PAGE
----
The simplicity of that nickname made me think that maybe I should adopt my initials and have my family start calling me by a one word nickname like Peej. That would be so cool. "Pat" is just too complicated.

Let's take a look at my initials and see what we can come up with.

Well, my first name is Patrick, so that's a P.

My middle name begins with J, so that means my new nickname is, uh, PJ.


That makes my new nickname Peej.


Well, that was easier than I thought it would be.

Saturday, July 3, 2010

Tiffany vs Debbie Gibson

I read a couple of "news" stories this week about a SyFy movie currently being filmed called Mega Python vs Gatoroid, starring Tiffany and Debbie Gibson. The stories all had a take on it as the ultimate showdown between Tiffany and Debbie Gibson.


That war was won by Debbie Gibson so long ago that she probably has no idea anyone ever thought otherwise.

The evidence: Tiffany was a teenage singer, 17 at the time, who released overly produced pop songs and had a one-year run in 1988-89. She had four top 40 singles, two of which hit number 1. 50% of her career output were dance remakes of songs that had become classics - for the Beatles and Tommy James - before she was born.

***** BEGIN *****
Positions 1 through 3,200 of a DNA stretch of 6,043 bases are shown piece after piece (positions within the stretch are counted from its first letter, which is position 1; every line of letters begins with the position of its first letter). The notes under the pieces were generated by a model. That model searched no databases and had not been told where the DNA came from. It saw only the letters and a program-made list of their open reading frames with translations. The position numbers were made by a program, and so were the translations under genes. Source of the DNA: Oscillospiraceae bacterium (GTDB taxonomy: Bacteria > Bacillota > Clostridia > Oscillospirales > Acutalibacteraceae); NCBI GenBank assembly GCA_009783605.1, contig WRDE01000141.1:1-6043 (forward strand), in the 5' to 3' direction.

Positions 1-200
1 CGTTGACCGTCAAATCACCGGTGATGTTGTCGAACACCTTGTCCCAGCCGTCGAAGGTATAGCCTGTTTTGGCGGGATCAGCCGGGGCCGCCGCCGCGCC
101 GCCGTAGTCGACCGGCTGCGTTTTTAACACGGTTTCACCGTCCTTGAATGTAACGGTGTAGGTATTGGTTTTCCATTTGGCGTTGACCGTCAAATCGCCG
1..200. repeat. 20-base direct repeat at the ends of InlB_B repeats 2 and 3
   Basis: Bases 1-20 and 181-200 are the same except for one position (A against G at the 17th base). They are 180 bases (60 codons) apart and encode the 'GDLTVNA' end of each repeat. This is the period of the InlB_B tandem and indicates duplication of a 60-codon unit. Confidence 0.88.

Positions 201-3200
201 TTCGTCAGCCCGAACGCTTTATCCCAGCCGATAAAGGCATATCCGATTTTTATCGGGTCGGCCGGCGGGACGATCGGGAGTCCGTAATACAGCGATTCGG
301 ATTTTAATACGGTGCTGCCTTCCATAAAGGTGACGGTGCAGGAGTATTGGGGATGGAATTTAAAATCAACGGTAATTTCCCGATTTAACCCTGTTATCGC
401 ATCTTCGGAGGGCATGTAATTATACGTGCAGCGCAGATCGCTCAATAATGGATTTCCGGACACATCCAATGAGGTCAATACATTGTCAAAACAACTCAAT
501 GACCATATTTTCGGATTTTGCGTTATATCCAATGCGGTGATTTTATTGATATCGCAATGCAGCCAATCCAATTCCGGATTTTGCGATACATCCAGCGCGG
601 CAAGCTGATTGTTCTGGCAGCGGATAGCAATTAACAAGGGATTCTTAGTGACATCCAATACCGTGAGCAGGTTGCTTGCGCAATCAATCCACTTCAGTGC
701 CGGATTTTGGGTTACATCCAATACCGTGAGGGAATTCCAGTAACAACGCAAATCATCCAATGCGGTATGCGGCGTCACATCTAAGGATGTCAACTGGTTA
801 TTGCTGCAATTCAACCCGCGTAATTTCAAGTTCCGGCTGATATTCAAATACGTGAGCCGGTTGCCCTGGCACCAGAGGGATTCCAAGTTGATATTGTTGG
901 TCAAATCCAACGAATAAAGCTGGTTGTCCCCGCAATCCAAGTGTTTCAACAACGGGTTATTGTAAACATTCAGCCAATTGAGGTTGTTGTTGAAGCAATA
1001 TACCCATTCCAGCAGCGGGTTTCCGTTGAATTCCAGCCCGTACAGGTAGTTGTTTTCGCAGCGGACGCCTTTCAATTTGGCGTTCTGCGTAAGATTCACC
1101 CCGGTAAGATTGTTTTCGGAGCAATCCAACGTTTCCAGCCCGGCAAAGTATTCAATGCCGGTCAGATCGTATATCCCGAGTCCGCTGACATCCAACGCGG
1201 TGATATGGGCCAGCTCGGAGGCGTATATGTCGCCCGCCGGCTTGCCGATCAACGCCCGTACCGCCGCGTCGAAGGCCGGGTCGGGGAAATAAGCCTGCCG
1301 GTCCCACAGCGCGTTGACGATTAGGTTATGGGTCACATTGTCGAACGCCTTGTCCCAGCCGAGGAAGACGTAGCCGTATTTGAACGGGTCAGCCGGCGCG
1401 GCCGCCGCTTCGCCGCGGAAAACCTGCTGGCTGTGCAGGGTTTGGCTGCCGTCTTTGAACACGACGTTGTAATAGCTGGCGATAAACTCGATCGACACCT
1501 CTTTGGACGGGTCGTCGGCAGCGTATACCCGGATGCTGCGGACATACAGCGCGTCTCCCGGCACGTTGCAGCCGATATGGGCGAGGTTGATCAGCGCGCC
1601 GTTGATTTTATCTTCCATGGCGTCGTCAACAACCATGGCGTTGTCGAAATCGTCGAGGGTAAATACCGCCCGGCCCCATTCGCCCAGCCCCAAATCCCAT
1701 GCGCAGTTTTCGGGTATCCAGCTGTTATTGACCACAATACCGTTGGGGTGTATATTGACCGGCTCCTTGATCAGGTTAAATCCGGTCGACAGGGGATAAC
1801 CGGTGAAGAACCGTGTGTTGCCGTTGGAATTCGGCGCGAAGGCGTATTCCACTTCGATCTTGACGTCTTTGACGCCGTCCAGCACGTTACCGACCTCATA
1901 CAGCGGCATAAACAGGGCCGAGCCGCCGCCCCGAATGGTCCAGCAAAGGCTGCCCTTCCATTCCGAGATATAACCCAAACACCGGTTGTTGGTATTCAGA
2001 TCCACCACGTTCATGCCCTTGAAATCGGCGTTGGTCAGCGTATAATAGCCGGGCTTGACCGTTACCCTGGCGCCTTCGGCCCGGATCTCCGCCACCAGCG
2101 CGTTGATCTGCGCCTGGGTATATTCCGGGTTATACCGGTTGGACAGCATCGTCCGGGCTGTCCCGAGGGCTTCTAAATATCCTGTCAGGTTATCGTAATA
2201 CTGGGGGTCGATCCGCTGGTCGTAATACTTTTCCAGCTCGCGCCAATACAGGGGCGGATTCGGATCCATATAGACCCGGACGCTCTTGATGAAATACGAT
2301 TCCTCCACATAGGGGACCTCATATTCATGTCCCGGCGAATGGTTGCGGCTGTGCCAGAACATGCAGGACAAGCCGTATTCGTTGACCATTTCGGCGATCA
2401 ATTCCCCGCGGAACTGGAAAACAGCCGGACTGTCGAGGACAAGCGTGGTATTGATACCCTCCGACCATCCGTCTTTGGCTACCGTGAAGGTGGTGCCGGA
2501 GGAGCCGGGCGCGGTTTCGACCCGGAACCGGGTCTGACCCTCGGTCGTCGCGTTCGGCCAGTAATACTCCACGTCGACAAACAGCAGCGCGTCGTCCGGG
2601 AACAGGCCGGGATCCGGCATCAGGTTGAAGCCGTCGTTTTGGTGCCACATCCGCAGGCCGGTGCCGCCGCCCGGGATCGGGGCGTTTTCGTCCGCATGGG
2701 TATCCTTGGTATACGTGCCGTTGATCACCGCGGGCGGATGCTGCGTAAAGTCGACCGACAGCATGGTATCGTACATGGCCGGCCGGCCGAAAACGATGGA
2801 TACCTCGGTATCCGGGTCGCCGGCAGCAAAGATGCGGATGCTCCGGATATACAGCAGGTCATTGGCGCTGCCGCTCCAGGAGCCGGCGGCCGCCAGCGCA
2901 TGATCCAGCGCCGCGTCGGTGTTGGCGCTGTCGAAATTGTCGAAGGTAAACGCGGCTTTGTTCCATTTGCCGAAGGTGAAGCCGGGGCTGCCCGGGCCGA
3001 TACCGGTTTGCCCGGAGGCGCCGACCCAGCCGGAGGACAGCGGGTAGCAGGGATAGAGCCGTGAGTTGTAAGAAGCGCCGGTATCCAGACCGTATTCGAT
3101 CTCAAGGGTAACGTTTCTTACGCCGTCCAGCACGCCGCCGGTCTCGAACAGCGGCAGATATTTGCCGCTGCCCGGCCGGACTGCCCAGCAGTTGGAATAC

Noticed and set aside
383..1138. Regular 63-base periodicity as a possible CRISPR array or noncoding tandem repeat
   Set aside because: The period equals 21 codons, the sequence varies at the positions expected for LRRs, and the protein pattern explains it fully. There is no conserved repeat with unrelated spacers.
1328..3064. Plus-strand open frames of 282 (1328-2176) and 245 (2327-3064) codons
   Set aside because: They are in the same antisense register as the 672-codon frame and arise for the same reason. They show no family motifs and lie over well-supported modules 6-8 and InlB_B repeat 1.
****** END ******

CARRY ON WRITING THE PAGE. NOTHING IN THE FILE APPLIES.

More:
Debbie Gibson, 16 when she released her first album, had a three-year run from 1987-1990, with nine top 40 singles, six top 10s, including two number 1s. Tiffany may have sold a similar number of albums in the 80s, but lets look at the content of Debbie's albums.

Debbie, a musical prodigy from infancy and possessor of an amazing voice, wrote all of her own material. She played keyboards on her albums. With perfect pitch, she sang most of her own backing vocals. She produced or co-produced most of her own music. In 1989, she was given ASCAP's Songwriter of the Year award, but she had to share it with some guy named Bruce Springsteen.

Her seven studio albums contain over 80 songs, mostly well crafted, great sounding music of the pop and ballad genres, including some songs that must be considered some of the greatest tunes in the history of recorded music. True, she gets a few demerits for emphasizing dance music and remixes, but I'm not perfect either.

From a musical perspective, there is no comparison between Tiffany and Debbie Gibson. Truth be told, though, I have nothing against Tiffany - I have all of her hits in my collection and enjoy listening to them. And in non-musical comparisons, all bets are off. For example, Tiffany's Playboy pictorial was more than adequate while Debbie's was...well, they went out of their way to make her look... unsexy.

Nonetheless, I think I'll slip on my headphones, crank the volume to 11, and listen to Lost in Your Eyes, Ode to a Would Be Lover and Wishing You Were Here before turning in. Ultimate showdown indeed.

Kathy Mattea in Concert

I attended a Kathy Mattea concert two weekends ago. It was pretty good. The lady certainly has pipes and, for my money, sounds better today than she did on some of her early albums.